Friday, January 31, 2014

Second Grade Students Showcase Their Leatherback Sea Turtle Projects

Leatherback Sea Turtle conservation is an around-the-clock effort for the Leatherback Trust (LTL) located in Playa Grande, Costa Rica – where our sixth graders travel annually to learn about and participate in the research and conservation of this endangered animal.

Over 3,000 miles away, BCS second graders engaged in their own endeavor to help save the leatherbacks, beginning with a teacher-run field trip to Half Moon Bay in October to learn about the lifecycle of the leatherback sea turtles. 

Among the many activities that day was a relay race where students recreated the lifecycle stages of a leatherback sea turtle by first dragging their bodies across the beach with their front fins, then digging a hole in the sand, maneuvering to get the eggs into the hole from their backpack, and finally covering up the hole (all with fins on their hands the entire time!). 


This highly engaging field trip helped provide students with ample background knowledge before they started their Leather Back Sea Turtle Project Based Learning (PBL) and Design Thinking unit in which students worked in groups of three to explore the driving question “How can we, as citizens of the environment, design a way to protect the leatherback sea turtle?”

In order to best answer that question, students had to do research with books, articles, and videos where students learned how to take notes and highlight important information in a variety of expository texts.   For each stage of the life cycle, second graders worked together to identify specific threats that are currently dangerous for leatherback sea turtles:


Egg Stage: Extreme heat
Egg Stage: Egg poachers
Hatchling Stage: Predators
Juvenile Stage: Fishing nets
Coastal Feeding Stage: Plastic bags/trash in the ocean
Breeding/Migrating Stage: Oil spills
Nesting Stage: Habitat destruction

After identifying the threats, students began working with Mrs. Reed in the MakerSpace to begin the Design Thinking process.  The first step is to build empathy – which second grade teacher Ms. Greenstadt said came very quickly to her students.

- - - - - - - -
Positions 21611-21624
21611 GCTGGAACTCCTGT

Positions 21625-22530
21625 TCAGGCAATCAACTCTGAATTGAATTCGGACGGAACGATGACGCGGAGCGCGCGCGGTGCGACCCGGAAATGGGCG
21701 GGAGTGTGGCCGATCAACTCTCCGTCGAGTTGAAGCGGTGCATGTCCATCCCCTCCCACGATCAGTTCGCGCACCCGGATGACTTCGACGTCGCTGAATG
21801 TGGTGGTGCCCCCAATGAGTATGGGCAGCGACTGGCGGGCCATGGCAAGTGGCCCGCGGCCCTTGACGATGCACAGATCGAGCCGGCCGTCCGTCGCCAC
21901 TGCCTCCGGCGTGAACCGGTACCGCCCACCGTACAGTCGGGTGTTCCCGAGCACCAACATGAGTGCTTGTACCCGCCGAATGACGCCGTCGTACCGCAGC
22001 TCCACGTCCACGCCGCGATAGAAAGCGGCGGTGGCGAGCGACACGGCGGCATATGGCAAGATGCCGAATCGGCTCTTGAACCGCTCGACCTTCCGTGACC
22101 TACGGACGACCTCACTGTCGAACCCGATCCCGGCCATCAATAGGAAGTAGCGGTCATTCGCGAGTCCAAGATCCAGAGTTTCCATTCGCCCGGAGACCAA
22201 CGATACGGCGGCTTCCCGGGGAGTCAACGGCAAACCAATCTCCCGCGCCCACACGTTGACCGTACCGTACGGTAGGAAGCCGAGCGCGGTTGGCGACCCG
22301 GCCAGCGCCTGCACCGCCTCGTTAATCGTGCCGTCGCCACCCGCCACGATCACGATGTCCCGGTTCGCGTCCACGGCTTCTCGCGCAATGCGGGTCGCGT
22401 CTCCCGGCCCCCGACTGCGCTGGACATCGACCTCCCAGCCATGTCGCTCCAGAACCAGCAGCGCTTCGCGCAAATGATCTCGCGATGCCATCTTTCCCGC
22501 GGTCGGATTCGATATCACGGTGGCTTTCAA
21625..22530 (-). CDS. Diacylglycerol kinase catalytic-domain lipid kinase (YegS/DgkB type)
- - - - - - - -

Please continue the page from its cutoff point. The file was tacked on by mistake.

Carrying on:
“Seeing a lot of pictures and videos of leatherback sea turtles helped the students build empathy quickly, and they loved the idea of having the power to make a positive change in the world,” said Ms. Greenstadt.  “They realized that anyone could come up with a great idea that might help the turtles – even a second grader!”

Building on their empathy and knowledge of leatherbacks, students came up with solutions against specific threats facing the turtles, and were able to use materials like straws, cardboard, plastic, and paper to create a rapid prototype of their solution.

An early idea from a group included having a “hot sauce firing machine” to fire hot sauce into eyes of poachers.  Students rationalized that the hot sauce wouldn’t harm the poachers in a serious way, but it would be enough to prevent them from getting the eggs.
 
Another group designed a protective bubble for sea turtles to travel in that would protect them from getting caught in nets.  After receiving helpful feedback from the classmates, they changed their prototype from a plastic bubble to a comfortable towel raft, noting that the sea turtles may not like being in a bubble for very long.  The raft also included rubber spikes on the sides to further protect the turtles, but also not harming any other species in the process.  All students went on to design a 3-D sketch-up simulation to virtually test their prototypes. 


Students recently shared their PowerPoint and podcast presentations documenting all of the details of their projects with parents and visitors.  Below are a few examples of the tremendous work done by our second graders who are leading the way in global citizenship and innovation at BCS!

video

Tuesday, January 21, 2014

Wanny's Words: Visit from the Singapore Ministry of Education

By Wanny Hersey
   Superintendent/Principal at Bullis Charter School






BCS had the pleasure of hosting members from the Singapore Ministry of Education at BCI on Wednesday for a tour and discussion about our innovative programs.  It was a tremendous honor to have this 19-member delegation visit our school because they were interested to see the best practices in American education in action, especially our project-based learning and design-thinking curricula that are integral to our STEAM (Science, Technology, Engineering, Art, and Math) program.
 
Students explain how they are designing and prototyping a 3-D prosthetic hand in the FabLab@BCS